Teaching Perspective

I recently read an opinion editorial, posing the question as to how to raise daughters, in what the writer called a "highly gender divisive" culture. From this writer's experience, being a woman still made it difficult to compete for jobs, positions, even the right to not be whistled at, via the digital version of walking past a work site, on social media sites. She ventured to ask, have we really made leaps, in terms of how women are treated, viewed, and given equal opportunity as men.


In a culture where it is difficult to make it one week without a gender-geared scandal stealing our attention, I'm finding myself struggling as to how to have these conversations with my children. If I truly adopt the motto - "talk early, talk often" - I need to be brave and see these cultural trends as talking points.


But, what is appropriate for their age?

How much of my opinion will be beneficial for them?

And, what will our culture be facing, when my babies are making important decisions, possibly helping to shape their children's futures.


If we are passionate, as parents, about doing the hard thing and initiating conversation, especially when it's uncomfortable, we have to be just as passionate about opening conversation in this area of gender perspective. Don't be afraid - I'm not going to use this venue to possibly open up heated and confusing topics, but I do believe there are some good starting points we can walk through, with our kids, helping them make sense of the for-sure topics they are hearing about, be at school or social media.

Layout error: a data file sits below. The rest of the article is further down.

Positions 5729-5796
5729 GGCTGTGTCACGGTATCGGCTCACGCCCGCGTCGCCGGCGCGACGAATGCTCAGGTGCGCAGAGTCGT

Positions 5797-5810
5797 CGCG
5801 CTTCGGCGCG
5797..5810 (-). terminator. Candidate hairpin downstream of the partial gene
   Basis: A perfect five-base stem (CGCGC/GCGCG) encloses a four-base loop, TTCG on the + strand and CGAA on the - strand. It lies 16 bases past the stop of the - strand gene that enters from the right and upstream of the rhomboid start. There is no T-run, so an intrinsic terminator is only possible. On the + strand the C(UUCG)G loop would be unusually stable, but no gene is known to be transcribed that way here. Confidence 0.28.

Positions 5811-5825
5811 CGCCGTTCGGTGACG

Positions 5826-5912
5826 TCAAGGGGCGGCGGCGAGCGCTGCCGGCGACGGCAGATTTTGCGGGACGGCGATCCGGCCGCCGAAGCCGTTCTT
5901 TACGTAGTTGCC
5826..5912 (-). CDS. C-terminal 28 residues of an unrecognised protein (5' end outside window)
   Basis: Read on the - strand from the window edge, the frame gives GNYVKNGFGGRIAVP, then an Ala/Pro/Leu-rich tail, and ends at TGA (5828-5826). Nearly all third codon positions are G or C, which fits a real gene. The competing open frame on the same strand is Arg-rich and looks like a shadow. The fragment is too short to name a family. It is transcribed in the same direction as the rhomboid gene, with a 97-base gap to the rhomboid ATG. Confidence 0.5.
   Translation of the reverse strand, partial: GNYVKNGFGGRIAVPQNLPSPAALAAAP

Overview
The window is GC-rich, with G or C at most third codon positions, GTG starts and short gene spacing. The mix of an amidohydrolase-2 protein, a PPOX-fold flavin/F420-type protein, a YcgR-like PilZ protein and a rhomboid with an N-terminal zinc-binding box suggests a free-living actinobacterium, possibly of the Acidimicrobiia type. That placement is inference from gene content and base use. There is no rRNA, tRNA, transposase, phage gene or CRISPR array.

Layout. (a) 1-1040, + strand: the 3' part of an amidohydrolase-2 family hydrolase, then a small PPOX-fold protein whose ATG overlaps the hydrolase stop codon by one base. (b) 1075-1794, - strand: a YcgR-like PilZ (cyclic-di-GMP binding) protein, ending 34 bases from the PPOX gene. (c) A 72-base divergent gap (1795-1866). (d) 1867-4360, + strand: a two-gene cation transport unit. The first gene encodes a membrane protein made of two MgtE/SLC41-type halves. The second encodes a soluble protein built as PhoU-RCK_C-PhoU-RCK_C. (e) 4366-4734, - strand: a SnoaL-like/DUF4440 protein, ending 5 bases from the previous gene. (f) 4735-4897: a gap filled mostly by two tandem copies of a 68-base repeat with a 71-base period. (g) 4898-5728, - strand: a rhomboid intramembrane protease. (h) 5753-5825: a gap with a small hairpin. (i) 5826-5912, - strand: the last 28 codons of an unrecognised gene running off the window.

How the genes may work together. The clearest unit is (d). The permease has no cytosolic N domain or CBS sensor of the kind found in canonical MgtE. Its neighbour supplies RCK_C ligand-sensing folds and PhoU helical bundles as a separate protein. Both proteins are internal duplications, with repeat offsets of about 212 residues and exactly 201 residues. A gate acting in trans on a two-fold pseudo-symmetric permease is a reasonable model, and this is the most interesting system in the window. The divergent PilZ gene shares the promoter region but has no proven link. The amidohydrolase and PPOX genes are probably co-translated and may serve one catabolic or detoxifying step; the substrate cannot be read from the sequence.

> Where do we, as a family, receive our perspective on gender roles, responsibilities, and

treatment?

> Have you ever felt you were being talked down to or made lower by someone, because of

your gender?

> What does it mean, to you, to be a strong and confident boy?

> What does it mean, to you, to be a strong and confident girl?

> Is there anything that we, as your parents, can do better, to make sure you never feel your

perspective is not valued?


Obviously, if you have "littles", like I do, changing the vocabulary will be necessary, but I still feel there is extreme value in letting our children know, regardless of age, that who they are is exactly who they were created to be. Their perspective of who they are is valid and is important enough for us to talk through, with them. Sharing our insecurities and struggles with who we are will take them farther than any victory of ours, we make sure they see.


Authenticity and time is key here. This won't be a conversation that we have one time and check off the list. As with every issue that needs to be revisited, let's make it a priority to take these things that can seem culturally overloaded and settle in, showing our children that the most precious parts of them - in this case, their gender - is of the utmost importance and will be handled with the utmost of care.


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